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Sergeant Jeff Czerniak planted his wife at home after the banquet, changed out of his suit and left the house again without even bothering to apologize. He couldn’t stay in at night anymore. Once he got the itch to go out, there was no fighting it. He thought for sure the banquet would be enough excitement for one night. His feet told him otherwise.

He drove down I-35 and into East Austin and turned in and out of the blocks around the club, then parked two blocks up Poquito and walked back. He was wearing his deliveryman jacket and matching pants. He figured that, if spotted, he’d look like a working stiff on the prowl, and not like an off-duty cop trying to make rank. The truth was somewhere in between.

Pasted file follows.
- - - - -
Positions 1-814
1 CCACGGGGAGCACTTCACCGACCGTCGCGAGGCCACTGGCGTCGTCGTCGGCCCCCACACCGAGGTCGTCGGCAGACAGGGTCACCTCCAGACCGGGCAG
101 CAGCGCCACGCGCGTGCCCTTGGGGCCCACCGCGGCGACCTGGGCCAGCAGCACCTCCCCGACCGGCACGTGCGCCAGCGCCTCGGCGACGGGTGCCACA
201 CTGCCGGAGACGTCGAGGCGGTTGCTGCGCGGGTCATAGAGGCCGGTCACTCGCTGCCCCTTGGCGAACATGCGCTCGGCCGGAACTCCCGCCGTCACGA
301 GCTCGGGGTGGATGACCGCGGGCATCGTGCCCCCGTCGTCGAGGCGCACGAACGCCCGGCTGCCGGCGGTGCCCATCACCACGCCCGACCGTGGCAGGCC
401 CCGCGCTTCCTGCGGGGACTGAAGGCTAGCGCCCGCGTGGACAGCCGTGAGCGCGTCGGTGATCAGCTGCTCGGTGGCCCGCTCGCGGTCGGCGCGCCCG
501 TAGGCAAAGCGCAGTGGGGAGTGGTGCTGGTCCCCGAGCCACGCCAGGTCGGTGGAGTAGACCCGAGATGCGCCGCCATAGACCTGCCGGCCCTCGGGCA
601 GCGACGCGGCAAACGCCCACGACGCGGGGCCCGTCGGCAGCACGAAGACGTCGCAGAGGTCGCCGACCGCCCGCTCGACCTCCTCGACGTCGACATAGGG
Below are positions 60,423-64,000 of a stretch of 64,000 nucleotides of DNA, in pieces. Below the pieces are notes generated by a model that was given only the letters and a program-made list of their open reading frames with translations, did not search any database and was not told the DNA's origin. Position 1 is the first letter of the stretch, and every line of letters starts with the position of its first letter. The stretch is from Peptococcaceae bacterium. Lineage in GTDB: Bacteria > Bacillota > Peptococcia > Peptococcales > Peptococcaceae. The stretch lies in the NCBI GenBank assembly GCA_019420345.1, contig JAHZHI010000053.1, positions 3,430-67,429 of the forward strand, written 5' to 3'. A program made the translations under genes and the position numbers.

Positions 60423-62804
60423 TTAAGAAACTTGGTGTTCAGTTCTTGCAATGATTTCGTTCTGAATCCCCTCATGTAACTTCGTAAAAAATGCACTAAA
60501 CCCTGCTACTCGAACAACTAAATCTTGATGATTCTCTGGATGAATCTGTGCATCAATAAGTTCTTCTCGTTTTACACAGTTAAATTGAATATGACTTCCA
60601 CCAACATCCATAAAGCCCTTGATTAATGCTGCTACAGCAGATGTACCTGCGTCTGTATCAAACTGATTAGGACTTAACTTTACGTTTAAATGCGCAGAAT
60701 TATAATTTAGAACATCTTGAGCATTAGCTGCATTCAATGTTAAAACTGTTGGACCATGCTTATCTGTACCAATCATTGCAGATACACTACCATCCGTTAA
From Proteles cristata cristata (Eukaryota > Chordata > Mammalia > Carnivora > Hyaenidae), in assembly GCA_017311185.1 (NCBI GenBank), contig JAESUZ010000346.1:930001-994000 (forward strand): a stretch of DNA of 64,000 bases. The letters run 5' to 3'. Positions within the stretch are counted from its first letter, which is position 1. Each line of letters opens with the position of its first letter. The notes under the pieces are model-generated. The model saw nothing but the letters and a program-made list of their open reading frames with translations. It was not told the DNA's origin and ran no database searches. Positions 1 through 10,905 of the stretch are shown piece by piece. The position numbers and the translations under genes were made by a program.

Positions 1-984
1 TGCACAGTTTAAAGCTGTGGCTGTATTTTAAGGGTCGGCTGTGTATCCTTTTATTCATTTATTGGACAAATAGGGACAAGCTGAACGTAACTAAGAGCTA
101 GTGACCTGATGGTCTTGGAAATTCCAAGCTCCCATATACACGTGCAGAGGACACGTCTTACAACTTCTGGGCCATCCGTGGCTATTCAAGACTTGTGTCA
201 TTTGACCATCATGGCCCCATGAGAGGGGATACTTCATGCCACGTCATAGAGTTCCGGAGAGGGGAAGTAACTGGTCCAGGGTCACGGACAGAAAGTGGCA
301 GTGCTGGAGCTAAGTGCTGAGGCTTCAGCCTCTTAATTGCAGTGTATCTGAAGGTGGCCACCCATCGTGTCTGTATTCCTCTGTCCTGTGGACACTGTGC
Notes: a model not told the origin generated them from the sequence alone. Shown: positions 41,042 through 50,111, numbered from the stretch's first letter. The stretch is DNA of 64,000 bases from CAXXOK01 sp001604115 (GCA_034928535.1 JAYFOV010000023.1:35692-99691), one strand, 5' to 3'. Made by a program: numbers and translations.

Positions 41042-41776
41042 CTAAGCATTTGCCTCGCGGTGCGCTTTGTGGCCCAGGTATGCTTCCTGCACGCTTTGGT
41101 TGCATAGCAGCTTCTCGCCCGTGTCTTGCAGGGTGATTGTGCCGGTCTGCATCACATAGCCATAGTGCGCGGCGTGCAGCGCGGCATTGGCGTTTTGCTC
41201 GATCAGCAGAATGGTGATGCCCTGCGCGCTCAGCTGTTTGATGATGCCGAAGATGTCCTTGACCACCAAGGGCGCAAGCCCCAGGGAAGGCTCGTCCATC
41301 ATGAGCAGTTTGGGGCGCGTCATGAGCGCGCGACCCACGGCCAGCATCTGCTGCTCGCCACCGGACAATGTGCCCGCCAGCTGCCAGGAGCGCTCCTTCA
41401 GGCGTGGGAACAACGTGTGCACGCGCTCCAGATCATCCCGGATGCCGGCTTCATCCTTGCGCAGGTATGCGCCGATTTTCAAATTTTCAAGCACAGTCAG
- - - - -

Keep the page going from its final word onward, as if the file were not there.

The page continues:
These night crawls had become Czerniak’s regular pattern. It wasn’t that he was such a great cop or so dedicated. The chase gave him a rush. So on a free night, between staying home with his wife, going out with his buddies, and the chase, he always went for the chase. Like it was up to him.